Friday, June 6, 2008

India’s newest force-Take 2

Editor's Note:
Apparently there was some “Technical Difficulties” with some of the stories recently posted on No Fenders via a remote location, while your humble scribe was out ‘N aboot in the wilds “O Eastern, WA. Sorry for the unknown Gremlins… As we’ll soon return to our Normal Programming at No Fenders...

Thanks for your patience,

BY now you’ve probably heard the news that India’s Tata Motors Ltd has finalized its deal to acquire the luxury British car brands of Jaguar and Land Rover from the beleaguered ford Motor Company for $2.3 billion.

Tata Motors Ltd is India’s largest national automotive producer and currently enjoys a market share of 65% of all vehicles sold. The cash rich Automobile manufacturer, with current reserves of $29 billion, secured a $3 billion bridge loan from Citigroup and JP Morgan Chase in order to acquire the remaining British marcques of Ford’s Premiere group, which once housed the Jaguar Formula 1 team and PI Research group run previously by Bobby Rahal and Niki Lauda.

But just who is Tata Motors? The company is just one of the Tata Group’s multiple holdings as the family controlled business also owns the Corus Group, a Dutch steel giant, currently the sixth largest in the world, the Tetley Tea company as well as a portfolio of American luxury hotels including the Pierre in New York city.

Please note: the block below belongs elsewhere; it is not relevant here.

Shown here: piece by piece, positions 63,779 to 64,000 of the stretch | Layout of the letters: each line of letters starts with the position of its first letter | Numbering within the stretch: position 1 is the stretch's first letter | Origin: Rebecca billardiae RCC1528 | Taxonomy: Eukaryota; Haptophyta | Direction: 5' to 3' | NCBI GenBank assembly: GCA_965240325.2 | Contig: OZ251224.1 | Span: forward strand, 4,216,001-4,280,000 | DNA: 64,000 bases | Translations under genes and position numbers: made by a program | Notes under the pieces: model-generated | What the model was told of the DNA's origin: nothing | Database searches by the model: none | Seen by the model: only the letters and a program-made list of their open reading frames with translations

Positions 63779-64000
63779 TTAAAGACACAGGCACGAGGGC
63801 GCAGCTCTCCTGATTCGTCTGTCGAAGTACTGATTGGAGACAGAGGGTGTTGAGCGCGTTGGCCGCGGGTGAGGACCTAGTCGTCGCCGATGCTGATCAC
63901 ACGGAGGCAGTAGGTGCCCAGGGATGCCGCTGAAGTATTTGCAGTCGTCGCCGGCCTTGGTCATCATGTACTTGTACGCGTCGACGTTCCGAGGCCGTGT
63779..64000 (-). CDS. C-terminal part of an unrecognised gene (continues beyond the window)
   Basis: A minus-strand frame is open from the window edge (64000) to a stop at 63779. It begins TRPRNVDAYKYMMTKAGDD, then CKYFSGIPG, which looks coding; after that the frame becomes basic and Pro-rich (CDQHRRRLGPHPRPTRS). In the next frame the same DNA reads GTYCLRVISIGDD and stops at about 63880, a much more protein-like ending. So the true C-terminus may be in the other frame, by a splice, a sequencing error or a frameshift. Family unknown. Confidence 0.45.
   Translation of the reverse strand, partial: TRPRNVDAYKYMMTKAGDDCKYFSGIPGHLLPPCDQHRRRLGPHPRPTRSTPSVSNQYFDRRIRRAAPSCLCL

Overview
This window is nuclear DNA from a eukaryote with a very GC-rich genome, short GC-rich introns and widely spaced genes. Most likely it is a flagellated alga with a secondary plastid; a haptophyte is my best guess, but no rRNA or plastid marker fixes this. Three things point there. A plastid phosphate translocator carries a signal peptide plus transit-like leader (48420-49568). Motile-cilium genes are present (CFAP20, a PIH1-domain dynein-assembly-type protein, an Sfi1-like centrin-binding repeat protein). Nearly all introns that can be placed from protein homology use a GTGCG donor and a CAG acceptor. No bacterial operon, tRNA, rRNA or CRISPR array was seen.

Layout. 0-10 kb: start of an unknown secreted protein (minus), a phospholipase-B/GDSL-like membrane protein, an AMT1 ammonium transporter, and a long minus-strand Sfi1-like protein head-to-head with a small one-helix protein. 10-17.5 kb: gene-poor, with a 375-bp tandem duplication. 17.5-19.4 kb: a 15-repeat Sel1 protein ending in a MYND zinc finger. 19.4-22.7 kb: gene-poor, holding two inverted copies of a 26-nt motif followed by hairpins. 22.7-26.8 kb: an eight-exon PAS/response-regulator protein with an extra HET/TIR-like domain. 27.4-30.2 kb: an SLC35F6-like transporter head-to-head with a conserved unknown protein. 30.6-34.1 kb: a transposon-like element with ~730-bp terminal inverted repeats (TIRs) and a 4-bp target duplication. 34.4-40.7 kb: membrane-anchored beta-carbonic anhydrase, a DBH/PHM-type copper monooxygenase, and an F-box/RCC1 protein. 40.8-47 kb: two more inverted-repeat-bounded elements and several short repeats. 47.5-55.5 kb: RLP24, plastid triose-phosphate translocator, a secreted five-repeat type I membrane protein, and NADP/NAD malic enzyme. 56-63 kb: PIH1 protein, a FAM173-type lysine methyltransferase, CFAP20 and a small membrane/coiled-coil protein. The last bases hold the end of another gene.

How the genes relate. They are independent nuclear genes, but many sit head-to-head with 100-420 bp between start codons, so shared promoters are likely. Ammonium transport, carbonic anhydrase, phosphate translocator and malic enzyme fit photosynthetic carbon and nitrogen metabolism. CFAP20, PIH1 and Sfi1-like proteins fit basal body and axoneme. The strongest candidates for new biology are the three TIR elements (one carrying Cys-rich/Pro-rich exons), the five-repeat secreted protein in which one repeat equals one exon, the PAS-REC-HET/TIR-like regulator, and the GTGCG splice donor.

Originally known as the TELCO (TATA Engineering and Locomotive Company), they first began producing locomotives in 1945. Tata Motors then made their very first foray into commercial vehicle production in 1954 in a joint venture with Dalmer Benz, with production of a heavily copied truck model, with the arrangement lasting thru 1969.

Since India’s infrastructure wasn’t set up to accommodate heavy tonnage vehicles at this time, Tata set it’s sights on the Light Commercial Vehicles (LCV) market segment instead, producing it’s very first in-house designed LCV vehicle in 1986, the Tata 407.

Tata then set about expansion at a moderate rate by participating in joint ventures and in 1993 formed an alliance with Cummins Engines for the use of high horsepower modern diesel engines. A further joint venture was taken with Tata Holset UK in order to produce turbochargers for its Cummins engines.